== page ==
by Rhonwyn Wilkinson.

One of the really exciting things about diving is that you never know what you will see when you drop beneath the surface.  A few days ago, we were waiting at the dive shop for our surface interval between dives to be completed.  Clement, one of the marine biology researchers from Hong Kong University using Tioman Dive Centre as their research base ran past us heading into the surf with his snorkel equipment.  “Mass sea urchin spawning!” he yelled as he disappeared.  We looked at each other with curiosity, then kitted up and headed into the water for a practice survey of the house reef.  We soon noticed what Clement was referring to.  The diadema sea urchins were on the move! Diademas everywhere were congregating into great masses, they were climbing to the top of the highest available point be it rock, coral head or each other!  Once there, at some humanly imperceptible signal, the first urchin started to spawn, spewing its gametes into the water column. The others followed suit, creating a cloud of gametes so thick it almost obscured the urchins themselves.  Gradually the water cleared as the presumably fertilized gametes were whisked away by the currents.  We felt lucky to have witnessed such an amazing event!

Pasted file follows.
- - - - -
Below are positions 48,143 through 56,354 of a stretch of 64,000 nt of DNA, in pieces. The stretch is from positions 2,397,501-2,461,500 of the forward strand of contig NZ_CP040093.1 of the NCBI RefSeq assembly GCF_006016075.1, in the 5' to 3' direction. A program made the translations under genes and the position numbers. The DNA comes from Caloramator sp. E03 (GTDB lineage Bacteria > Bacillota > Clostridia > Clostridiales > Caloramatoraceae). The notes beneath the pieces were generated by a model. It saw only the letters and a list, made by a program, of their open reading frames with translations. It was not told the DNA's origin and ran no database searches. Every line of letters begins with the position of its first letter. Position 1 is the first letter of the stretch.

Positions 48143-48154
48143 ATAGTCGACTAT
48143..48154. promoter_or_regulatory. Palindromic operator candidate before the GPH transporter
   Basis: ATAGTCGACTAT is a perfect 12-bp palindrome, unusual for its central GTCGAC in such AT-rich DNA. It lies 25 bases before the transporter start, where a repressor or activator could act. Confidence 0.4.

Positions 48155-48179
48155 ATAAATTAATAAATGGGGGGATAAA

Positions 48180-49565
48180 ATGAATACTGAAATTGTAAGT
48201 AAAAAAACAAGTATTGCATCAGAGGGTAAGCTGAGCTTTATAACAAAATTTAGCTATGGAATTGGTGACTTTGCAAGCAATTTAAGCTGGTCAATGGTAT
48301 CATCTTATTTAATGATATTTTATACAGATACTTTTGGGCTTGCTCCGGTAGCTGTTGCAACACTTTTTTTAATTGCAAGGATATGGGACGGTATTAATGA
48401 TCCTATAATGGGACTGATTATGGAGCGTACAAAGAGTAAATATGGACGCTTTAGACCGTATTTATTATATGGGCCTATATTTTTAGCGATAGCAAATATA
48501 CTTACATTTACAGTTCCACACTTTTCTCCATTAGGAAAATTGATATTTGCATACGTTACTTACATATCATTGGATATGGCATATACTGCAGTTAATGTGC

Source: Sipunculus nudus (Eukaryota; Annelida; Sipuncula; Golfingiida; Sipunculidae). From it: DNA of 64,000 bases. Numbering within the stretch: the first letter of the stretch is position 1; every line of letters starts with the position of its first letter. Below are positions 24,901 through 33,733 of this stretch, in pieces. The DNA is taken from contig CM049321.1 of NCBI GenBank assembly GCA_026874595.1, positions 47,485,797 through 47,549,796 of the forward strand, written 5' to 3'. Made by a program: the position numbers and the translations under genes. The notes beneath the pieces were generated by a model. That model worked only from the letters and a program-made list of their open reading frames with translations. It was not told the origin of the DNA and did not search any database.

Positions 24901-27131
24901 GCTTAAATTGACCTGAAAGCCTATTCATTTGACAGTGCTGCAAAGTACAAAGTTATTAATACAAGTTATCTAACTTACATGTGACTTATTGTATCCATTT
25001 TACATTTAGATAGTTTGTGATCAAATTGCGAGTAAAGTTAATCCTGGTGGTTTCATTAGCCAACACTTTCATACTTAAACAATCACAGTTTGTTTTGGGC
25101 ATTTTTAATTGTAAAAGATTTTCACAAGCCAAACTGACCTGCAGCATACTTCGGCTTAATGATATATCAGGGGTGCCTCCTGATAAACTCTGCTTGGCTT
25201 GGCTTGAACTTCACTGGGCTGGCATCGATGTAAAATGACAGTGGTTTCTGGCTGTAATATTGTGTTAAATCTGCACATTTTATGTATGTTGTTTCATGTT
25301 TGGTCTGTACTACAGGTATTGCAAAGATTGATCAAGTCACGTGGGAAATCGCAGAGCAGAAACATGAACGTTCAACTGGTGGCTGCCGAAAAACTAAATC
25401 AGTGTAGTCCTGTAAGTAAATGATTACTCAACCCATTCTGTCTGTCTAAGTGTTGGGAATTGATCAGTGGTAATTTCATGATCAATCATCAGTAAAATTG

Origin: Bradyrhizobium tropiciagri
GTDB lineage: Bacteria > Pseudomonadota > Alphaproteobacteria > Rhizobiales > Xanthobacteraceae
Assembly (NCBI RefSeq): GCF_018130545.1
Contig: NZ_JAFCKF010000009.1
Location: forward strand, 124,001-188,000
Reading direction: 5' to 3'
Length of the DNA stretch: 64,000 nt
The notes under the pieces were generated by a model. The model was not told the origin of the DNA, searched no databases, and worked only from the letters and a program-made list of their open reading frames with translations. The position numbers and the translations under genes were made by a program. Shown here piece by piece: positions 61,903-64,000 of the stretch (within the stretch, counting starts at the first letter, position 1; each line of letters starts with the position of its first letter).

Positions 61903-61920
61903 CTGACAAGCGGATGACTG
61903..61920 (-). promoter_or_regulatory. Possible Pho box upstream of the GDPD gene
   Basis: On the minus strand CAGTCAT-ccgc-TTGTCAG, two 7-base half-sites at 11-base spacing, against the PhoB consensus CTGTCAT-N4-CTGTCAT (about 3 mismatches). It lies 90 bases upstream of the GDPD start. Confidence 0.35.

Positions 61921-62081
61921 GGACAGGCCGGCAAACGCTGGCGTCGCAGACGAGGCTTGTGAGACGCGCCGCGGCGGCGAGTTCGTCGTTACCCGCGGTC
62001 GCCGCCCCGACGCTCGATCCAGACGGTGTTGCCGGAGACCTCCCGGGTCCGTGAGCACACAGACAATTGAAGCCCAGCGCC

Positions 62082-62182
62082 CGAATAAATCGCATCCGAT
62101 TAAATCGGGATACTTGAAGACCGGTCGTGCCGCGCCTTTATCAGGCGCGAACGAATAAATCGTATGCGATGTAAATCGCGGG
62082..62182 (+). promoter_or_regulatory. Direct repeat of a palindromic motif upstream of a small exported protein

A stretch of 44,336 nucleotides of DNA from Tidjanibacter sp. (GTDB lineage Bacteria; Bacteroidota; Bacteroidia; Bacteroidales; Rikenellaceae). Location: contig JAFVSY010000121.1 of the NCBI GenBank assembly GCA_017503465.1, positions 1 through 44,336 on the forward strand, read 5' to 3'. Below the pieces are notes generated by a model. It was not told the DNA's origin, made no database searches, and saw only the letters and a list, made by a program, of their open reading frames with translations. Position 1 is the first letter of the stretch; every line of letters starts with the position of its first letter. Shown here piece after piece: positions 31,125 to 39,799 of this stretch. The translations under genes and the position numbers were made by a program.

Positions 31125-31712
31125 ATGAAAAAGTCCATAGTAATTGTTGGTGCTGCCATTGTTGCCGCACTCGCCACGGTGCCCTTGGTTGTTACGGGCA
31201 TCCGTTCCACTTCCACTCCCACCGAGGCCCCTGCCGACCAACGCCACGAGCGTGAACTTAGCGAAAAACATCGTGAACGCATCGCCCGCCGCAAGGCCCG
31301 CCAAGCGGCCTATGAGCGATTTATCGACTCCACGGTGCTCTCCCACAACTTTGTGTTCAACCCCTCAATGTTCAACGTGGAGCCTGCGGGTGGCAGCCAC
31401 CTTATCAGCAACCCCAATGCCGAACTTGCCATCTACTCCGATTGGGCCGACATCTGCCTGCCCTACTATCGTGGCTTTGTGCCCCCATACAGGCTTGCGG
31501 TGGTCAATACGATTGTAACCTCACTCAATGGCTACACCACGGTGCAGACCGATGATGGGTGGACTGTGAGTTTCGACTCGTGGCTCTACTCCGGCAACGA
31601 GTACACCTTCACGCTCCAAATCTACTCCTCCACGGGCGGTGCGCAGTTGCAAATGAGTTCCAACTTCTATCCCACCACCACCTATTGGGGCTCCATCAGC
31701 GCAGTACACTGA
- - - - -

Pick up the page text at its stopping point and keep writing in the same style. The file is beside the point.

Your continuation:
The next evening I was to be treated again. Snorkelling off the rocks a little off the house reef at Tioman Dive Centre I came upon a lone cushion star getting ready to spawn.  Being a hermaphrodite, it can produce both egg and sperm. It had crawled to the highest point on the largest coral head in the area and began discharging it’s gametes into the sea and into the waiting mouths of numerous small fish who noticed the event!

We usually dive twice per day with our Blue Ventures Malaysia program. I can’t wait to see what tomorrows dive will reveal!

Posted by Blue Ventures

Blue Ventures is an award winning marine conservation charity. We rebuild tropical fisheries with coastal communities. On our Beyond Conservation blog you can hear voices from the front line of marine conservation written by our staff and volunteers.

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